Poking in the garden this morning, I’d never have guessed without actual rain gauge data that we just finished a wet month. It’s really dry out there. But drought is a funny thing, eh? 0.55 inches (1.4 cm) of rain at our house in May was the first above-average month since November. My total now stands at 2.91 inches (7.4 cm) for the water, year (the period beginning last Oct. 1). That is 59 percent of the mean for my house (per PRISM data). The soil’s just always dry at this time of year in New Mexico, I guess.
I live right in that area of white pixels in the north-central part of the state in the map above, which is an experimental attempt at using satellite data from NASA’s GRACE to estimate moisture at various depths – and at various levels of importance to measuring drought. Here’s the root zone map, a variable of interest to the plants in my garden:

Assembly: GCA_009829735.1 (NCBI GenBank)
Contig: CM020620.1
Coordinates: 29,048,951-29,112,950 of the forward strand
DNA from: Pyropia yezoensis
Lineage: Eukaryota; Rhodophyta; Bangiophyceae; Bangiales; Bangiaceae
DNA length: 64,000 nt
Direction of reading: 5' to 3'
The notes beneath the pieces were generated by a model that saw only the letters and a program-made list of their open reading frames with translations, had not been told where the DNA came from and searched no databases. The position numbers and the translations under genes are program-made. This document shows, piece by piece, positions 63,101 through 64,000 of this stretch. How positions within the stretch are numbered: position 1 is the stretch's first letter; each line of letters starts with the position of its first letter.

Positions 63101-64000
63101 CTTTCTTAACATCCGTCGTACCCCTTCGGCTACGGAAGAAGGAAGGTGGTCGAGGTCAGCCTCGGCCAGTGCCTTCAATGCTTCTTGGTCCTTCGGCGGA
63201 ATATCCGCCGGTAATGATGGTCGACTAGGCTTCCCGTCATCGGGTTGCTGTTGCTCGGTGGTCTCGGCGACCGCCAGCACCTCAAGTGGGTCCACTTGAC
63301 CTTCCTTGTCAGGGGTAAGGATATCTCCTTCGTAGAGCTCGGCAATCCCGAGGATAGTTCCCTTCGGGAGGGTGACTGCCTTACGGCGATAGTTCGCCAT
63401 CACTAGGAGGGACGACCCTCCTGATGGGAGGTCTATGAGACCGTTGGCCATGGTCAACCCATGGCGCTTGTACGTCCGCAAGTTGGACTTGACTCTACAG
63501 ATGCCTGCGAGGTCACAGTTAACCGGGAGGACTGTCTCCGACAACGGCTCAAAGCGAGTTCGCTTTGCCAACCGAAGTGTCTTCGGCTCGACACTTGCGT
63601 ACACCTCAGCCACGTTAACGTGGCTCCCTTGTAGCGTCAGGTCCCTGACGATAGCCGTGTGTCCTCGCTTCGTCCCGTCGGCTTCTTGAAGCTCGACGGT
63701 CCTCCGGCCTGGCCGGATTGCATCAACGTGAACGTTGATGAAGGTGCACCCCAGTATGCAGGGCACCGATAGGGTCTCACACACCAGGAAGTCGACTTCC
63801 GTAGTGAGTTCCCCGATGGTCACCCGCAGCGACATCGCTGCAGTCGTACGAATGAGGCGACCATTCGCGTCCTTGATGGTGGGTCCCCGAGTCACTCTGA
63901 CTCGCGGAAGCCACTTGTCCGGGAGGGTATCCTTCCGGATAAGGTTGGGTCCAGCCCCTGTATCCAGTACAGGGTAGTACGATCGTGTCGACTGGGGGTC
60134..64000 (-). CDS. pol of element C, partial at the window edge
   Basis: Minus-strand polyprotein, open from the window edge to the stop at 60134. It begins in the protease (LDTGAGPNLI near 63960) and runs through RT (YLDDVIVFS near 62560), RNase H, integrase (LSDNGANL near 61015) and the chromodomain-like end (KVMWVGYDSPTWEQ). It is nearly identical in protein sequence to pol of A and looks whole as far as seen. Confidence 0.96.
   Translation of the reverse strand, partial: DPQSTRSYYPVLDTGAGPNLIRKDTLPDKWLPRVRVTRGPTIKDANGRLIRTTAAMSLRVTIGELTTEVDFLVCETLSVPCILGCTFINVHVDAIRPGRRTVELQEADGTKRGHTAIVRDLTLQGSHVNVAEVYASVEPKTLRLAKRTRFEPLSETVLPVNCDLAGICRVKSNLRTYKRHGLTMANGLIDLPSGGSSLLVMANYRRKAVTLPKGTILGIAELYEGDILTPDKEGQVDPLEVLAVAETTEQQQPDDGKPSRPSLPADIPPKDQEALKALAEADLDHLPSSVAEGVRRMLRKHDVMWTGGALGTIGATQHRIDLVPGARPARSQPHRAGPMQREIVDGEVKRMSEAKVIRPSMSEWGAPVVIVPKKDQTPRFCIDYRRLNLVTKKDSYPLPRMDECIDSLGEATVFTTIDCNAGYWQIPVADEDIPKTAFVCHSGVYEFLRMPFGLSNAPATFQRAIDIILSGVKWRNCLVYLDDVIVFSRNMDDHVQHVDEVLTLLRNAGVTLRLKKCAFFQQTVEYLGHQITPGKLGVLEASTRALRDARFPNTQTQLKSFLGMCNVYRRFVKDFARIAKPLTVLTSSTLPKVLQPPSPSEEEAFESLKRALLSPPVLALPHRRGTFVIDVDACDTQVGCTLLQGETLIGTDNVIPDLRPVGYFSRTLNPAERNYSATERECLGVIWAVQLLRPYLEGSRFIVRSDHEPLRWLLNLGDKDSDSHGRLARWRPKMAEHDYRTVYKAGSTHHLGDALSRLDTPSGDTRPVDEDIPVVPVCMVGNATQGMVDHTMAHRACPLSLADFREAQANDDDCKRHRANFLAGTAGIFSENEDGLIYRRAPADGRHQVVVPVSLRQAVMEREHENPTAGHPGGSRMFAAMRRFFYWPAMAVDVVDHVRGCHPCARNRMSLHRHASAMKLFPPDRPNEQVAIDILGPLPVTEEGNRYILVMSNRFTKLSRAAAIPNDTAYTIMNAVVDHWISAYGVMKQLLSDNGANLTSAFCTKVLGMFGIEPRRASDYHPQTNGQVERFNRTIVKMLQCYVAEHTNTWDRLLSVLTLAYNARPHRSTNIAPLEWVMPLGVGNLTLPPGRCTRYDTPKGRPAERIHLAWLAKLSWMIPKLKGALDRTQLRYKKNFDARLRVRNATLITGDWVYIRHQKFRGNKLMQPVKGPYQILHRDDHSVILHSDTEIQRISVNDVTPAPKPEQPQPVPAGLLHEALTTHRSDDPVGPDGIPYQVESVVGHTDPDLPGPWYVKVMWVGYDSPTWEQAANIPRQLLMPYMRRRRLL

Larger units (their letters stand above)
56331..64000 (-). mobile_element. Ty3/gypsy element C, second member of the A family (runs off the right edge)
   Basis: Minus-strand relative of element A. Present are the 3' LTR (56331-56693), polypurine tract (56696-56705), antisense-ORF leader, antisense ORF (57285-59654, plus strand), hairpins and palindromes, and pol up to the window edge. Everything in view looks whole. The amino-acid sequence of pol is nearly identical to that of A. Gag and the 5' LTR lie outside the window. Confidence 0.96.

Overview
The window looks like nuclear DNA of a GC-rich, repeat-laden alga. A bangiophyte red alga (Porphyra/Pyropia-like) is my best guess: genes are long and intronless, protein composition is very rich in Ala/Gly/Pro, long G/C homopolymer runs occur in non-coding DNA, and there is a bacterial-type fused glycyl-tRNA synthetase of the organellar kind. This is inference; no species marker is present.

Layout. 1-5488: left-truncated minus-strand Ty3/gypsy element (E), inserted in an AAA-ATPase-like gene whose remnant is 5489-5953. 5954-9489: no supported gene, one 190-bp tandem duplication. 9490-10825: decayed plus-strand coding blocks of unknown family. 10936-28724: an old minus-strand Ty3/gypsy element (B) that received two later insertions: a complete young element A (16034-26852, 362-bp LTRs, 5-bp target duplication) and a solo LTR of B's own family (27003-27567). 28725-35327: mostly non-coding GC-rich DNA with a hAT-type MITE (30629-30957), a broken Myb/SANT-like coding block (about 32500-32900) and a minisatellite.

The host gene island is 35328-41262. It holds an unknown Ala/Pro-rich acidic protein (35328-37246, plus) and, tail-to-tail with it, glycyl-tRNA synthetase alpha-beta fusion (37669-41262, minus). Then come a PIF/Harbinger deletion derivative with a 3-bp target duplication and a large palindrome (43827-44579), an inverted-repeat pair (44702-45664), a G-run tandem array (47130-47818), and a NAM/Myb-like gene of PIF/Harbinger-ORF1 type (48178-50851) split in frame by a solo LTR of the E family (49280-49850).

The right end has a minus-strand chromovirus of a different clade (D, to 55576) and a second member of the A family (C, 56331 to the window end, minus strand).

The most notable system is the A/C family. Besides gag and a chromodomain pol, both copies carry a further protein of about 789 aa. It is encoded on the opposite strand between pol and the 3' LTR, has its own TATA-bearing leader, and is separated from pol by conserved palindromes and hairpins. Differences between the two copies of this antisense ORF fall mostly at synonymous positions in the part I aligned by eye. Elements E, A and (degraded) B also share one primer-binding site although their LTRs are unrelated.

But here’s why drought’s a very difficult thing to write about in the newspaper. It’s one word – “drought” – but a range of phenomena, depending on how you use water. Let’s say you depend, not on soil moisture in the root zone, but on groundwater:
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